I hated the idea at first. My brain told me that taking the greatest quarterback,ever, off the field to put in Taysom Hill was not a good idea. Don’t get me wrong, I love quarterback run schemes. Forcing a defense have to account for your quarterback makes life infinitely more difficult for them. I loved it when all the other teams started putting other players at quarterback to run the ball. I never thought the Saints would do it.
Why take the best quarterback of all time off the field. ever? Over a decade on from the release of the “Wildcat”, Sean Payton must have felt the same way as me. Drew Brees needs to be on the field at all times. Sean, however, has adapted and the past 2 seasons has seen Taysom Hill play many more snaps at quarterback than I ever envisioned. As the 2019 regular season comes to an end we can look back and ask, “Was Taysom Hill worth it?”
Let’s start by setting the parameters. Hill is a wonderfully athletic human being who is more than good enough to be on an NFL field. That’s why we’re not going to look at his snaps at running back, tight end or receiver. He can play those positions. His blocking is superb and he can make all sorts of catches. What we are looking at is when he lines up at quarterback.
Taysom’s job is to come in, neutralize the numbers advantage back in the offense’s favor and then use his athleticism and power to create successful plays. Overall, on designed runs, Hill had a success rate of 43% (9/21). Not a terrible number but nothing to hang your hat on. If we add the times Hill dropped back to pass, his success rate bumps up to 52% (15/29). Now, we’re getting closer to the Saints success rate on Drew Brees dropbacks which is 56%.
For me on the surface, these numbers are close enough that I think it’s fine to give Hill the opportunities he’s been getting. If we dive deeper into which situations Taysom gets his opportunities to run the ball, we start to see some discrepancies.
As a runner on 3rd or 4th down (these are all short yardage except a 3rd & 6 against the Jags), Hill has 6 carries with 5 of them being successful. In all other situations, he has 15 carries with only 4 being successful. 83% as a short yardage bruiser and a lowly 26% elsewhere. You can prop up the 26% by adding his pass plays to come up to about 37%.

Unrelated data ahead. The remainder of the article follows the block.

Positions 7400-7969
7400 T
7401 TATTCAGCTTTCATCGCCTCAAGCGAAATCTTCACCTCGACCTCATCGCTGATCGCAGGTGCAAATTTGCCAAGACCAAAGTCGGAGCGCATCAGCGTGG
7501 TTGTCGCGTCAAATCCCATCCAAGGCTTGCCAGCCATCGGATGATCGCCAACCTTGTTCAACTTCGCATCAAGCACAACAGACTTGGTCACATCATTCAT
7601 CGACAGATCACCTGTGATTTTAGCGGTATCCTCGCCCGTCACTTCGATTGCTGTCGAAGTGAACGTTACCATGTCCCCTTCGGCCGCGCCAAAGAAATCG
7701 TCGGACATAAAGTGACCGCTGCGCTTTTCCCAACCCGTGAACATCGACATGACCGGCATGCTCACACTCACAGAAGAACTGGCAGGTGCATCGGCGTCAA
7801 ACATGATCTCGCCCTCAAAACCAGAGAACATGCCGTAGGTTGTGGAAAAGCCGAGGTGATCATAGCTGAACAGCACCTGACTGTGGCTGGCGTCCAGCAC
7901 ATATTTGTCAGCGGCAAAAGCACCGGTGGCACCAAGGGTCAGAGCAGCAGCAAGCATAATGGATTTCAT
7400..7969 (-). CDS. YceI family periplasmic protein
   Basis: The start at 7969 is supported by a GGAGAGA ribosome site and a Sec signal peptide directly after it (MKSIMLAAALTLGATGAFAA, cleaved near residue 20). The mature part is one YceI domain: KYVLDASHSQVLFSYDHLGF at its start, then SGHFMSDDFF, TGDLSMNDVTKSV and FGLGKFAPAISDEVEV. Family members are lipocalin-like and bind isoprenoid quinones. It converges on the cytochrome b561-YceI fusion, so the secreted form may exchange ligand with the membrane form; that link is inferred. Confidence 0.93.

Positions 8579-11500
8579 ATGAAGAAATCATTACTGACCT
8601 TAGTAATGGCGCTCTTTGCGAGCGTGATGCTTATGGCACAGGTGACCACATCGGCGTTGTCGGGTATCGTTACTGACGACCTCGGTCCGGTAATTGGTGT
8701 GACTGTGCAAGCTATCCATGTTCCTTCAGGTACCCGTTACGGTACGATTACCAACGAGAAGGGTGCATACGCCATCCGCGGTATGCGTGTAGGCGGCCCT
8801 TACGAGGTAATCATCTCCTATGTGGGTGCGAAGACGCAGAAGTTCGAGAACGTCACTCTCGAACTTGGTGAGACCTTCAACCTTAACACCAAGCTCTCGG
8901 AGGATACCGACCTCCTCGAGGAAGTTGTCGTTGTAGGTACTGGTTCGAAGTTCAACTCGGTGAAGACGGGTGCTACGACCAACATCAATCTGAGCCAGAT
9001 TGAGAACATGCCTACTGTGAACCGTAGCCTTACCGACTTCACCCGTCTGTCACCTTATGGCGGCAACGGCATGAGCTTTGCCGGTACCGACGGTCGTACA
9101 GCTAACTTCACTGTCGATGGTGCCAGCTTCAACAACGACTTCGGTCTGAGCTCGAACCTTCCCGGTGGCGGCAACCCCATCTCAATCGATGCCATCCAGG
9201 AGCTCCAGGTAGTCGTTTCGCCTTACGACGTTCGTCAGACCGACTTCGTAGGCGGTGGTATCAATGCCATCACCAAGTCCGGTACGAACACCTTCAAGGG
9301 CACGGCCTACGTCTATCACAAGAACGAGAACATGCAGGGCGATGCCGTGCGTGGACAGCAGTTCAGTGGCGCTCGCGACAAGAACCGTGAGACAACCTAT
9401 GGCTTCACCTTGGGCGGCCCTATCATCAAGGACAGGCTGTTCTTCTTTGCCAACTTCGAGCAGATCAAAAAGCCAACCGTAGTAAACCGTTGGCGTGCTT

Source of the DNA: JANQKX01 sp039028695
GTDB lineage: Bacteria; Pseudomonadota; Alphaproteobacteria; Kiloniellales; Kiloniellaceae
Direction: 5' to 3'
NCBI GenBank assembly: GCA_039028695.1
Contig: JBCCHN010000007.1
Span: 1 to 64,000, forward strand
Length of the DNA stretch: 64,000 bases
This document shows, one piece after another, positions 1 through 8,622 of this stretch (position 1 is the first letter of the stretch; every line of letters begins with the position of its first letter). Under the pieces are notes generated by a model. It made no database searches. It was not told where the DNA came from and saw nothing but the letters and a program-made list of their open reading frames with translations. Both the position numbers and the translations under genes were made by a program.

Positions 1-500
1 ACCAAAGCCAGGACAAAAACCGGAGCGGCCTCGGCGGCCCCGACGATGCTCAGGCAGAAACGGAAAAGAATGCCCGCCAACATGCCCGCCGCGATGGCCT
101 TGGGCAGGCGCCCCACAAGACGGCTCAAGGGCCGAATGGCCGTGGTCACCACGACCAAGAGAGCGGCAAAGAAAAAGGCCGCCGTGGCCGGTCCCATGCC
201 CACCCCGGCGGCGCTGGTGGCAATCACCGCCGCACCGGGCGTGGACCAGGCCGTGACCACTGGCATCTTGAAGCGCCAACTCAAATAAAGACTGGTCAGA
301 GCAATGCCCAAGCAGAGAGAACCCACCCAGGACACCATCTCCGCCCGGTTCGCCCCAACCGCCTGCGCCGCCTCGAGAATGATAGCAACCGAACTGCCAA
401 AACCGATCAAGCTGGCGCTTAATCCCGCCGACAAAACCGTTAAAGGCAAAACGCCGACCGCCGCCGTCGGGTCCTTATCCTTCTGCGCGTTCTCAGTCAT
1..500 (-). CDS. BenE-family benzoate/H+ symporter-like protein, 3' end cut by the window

This is where I feel the big difference is. When taking Drew Brees off the field to power forward and gain a first down, Hill has been dynamite. To have him be a 1st or 2nd down runner and create by himself, he has not fared well.
Taysom and the Saints were able to have success on short yardage by running a crack toss play. On 4 carries on 3rd and 4th down, the crack toss produced 3 first downs and the 4th one was undone by, what I believe was, an assignment error by Michael Thomas. If you include the 1st and 2nd down carries, Hill ran crack toss 10 times and was successful on 5 times. This play was a new development for the Saints offense in 2019 and it’s simplicity made it work.
Whether there was 1 receiver or 2 to the playside, their job was to crack down on the defensive end to allow the tackle to pull around them and lead for Hill. When it works it’s beautiful. On this aforementioned 3rd and 6 against Jacksonville, the cornerback is too late to “crack-replace” and Armstead doesn’t have to block him until he’s way downfield. Austin Carr pops the end inside and Hill is running for a long time.
Here is the error by Thomas against San Francisco:
Thomas goes for the linebacker instead of the defensive end so nobody ends up blocking Bosa.
The Saints 2 other successful plays on 3rd/4th down also including pulling lineman.
Sean Payton with a nasty way to get into Counter with Taysom Hill at QB. Zach Line lines up in the slot and then the ball is snapped while he's motioning back. He's the kick out player while Nick Easton pulls to lead.— Seth Galina (@SethGalina) December 25, 2019
(Would have been a TD if Ramscyk comes off quicker) pic.twitter.com/om8cwLx17b
Where the Saint didn’t have success was the same area they had success with Hill in 2018: zone runs. Hill was only 2 for 8 running zone read in 2019.
One of the few successes was this one against the Titans:
Running the zone read with the arc block from Josh Hill worked tremendously last season but teams caught on in 2019. When it works, it’s really nice. Josh Hill becomes a lead blocker for Taysom after he meshes with Alvin Kamara.
In the passing game, I would have liked to see more explosive plays off play action. If you are going to run the ball most of the time that Hill is in the game at quarterback, the goal should be to throw it down the field. Hill’s 3 completions were for first downs for 17, 18 and 20 yards respectively. Would like to see a big touchdown throw (against the Vikings).
The question was whether Taysom Hill was worth his use as a quarterback and there’s really 2 answers. As pound it runner in short yardage, Hill kept drives alive so the answer is an unequivocal yes. In other spots, the offense didn’t gain that much of a meaningful advantage and caused the Saints to have some long yardage plays. They’d best avoid those in the playoffs.